Tesla: Elon Musk details plans to create humanoid robot
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US President Joe Biden has been left red-faced as reports emerged that White House officials have asked billionaire Elon Musk for help in achieving the US’ climate and green energy plans. Senior officials have urged the Tesla CEO to make his company’s extensive charging network available for use by other electric vehicle companies. Over the past year, Mr Biden and Mr Musk have had a contentious relationship, with the US President recently questioning his links to foreign countries. Meanwhile, Mr Musk frequently directs jabs at the US leader on Twitter, which he recently purchased.
John Podesta and Mitch Landrieu, two top White House aides responsible for helping implement the US government’s expansive clean energy packages, met with Mr Musk and other Tesla officials on January 27.
According to sources with knowledge of the meeting, the officials were looking to urge the billionaire to help in their efforts to accelerate the US’ planned clean energy revolution, Washington Post reports.
They noted that following the meeting at the Tesla offices in Washington DC, officials had expressed openness toward working with the government to open up its charging networks, however, they made no firm commitments.
The White House turning to Elon Musk for help has likely put the US President in an awkward position, as the two have repeatedly traded barbs over political and labour issues.
While Mr Biden has been an advocate for companies using union labour, the billionaire CEO has repeatedly pushed to keep unionisation efforts out of his factories.
Last year, Mr Musk described the US President as “a damp sock puppet in human form” after Mr Biden highlighted the US’ electric vehicle production by GM and Ford in a tweet, leaving out Tesla.
Now in charge of Twitter, Mr Musk has highlighted stories about Hunter Biden, the President’s son, who is facing controversy involving data from a laptop that allegedly uncovers corrupt activities.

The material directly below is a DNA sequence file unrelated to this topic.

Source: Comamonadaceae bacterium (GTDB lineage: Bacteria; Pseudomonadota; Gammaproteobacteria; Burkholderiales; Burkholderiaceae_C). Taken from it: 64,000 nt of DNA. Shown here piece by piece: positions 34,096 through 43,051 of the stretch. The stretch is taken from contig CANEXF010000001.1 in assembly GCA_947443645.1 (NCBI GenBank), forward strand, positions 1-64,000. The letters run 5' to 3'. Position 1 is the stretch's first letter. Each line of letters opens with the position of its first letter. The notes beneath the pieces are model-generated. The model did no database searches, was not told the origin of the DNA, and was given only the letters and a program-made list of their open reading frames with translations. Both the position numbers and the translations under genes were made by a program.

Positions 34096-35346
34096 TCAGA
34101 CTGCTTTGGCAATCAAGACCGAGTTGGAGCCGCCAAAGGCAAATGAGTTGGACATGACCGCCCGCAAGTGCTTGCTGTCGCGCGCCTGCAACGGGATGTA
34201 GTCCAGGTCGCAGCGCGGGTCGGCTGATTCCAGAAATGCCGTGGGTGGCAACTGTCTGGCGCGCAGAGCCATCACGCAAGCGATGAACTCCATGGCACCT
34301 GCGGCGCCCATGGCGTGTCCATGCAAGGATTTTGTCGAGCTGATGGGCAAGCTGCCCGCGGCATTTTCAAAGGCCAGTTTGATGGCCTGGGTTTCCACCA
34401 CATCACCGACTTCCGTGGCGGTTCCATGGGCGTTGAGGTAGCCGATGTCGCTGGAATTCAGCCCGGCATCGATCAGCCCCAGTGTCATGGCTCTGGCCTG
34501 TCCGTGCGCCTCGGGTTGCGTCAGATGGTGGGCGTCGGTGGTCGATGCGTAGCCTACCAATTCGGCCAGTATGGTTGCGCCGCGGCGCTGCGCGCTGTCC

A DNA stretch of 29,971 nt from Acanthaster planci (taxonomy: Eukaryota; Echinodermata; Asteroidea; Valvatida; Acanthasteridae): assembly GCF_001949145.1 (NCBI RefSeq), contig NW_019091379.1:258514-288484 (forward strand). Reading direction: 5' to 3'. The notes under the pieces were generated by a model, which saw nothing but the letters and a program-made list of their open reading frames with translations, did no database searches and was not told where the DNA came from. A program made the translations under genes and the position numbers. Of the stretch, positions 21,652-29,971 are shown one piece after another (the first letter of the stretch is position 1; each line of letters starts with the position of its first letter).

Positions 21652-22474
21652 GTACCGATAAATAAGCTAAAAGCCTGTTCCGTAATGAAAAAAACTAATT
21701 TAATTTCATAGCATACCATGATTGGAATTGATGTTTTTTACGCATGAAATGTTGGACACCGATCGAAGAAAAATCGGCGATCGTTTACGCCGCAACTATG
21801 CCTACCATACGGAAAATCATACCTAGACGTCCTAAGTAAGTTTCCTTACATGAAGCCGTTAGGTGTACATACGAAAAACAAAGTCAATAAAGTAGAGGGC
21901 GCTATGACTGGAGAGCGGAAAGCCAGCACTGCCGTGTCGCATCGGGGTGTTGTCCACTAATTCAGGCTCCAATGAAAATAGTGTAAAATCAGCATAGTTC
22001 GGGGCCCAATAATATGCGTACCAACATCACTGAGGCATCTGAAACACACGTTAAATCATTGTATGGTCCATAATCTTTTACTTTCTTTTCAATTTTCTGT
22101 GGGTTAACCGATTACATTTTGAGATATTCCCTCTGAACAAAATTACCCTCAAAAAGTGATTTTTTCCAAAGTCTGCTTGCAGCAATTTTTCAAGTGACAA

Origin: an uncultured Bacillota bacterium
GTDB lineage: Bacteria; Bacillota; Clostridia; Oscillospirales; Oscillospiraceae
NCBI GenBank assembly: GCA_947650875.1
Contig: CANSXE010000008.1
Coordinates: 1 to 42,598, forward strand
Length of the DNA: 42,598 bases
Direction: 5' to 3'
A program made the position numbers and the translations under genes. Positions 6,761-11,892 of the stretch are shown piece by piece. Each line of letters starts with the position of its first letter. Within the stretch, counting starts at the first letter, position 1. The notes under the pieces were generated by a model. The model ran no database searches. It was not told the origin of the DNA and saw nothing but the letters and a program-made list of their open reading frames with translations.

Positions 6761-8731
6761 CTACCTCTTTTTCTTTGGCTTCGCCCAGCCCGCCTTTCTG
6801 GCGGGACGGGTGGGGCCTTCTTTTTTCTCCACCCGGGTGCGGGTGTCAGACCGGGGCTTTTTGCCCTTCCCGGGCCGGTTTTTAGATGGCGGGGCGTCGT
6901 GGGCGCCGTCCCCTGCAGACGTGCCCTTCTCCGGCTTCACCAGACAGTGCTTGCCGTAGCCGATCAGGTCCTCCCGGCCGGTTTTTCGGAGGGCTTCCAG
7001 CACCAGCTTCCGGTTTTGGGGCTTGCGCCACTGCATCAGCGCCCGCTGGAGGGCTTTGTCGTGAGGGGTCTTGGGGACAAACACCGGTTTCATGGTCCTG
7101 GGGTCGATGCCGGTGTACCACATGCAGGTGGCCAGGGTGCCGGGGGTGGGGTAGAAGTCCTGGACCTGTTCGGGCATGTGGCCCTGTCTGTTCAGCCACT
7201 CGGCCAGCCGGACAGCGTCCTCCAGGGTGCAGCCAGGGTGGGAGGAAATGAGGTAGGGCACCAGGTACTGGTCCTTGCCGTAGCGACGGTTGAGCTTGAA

Experts note that despite the push back in the US, Tesla’s charging in Europe are compatible with other electric vehicles thanks to government regulations that require conformity.
The EV giant began making cars in Europe with the CCS charging standard several years ago and has also been retrofitting its existing charging stations there.
While Mr Musk has previously considered opening up his Supercharging network to competitors, he never went through with doing so in the US.
Now, the government may look to force the billionaire to submit, as officials told Reuters that the US Department of Transportation is expected to finalise a requirement that will pressure Tesla into opening up.
Under these plans, the carmaker will be required to open up in order to access the US’ $7.5billion (£6.2billion) in subsidies for Mr Biden ambitious clean energy plans, which involve installing 500,000 EV chargers in the coming years.
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Proponents of electric cars have noted that a lack of EV chargers on roads, particularly in the US, has been a major reason for the slowdown of EV sales growth.
Stuart Anderson, the state of Iowa’s Transportation Development Division Director said: “We do understand that Tesla is looking to tweak their system to be more open access. So, if they do reach that point and meet those eligibility requirements, they certainly will be eligible for funding.”
The pressure building on the Tesla CEO may be working, as signs suggest that Elon Musk could be ready to democratise Tesla charging networks, despite denouncing the government’s involvement before.
In January last year, Tesla wrote to the US Federal Highway Administration, offering the government suggestions on how to shape its charging program.
In a July 2021 earnings call, Mr Musk said that the point of Tesla’s charging network was “not to create a walled garden and use that to bludgeon our competitors.”
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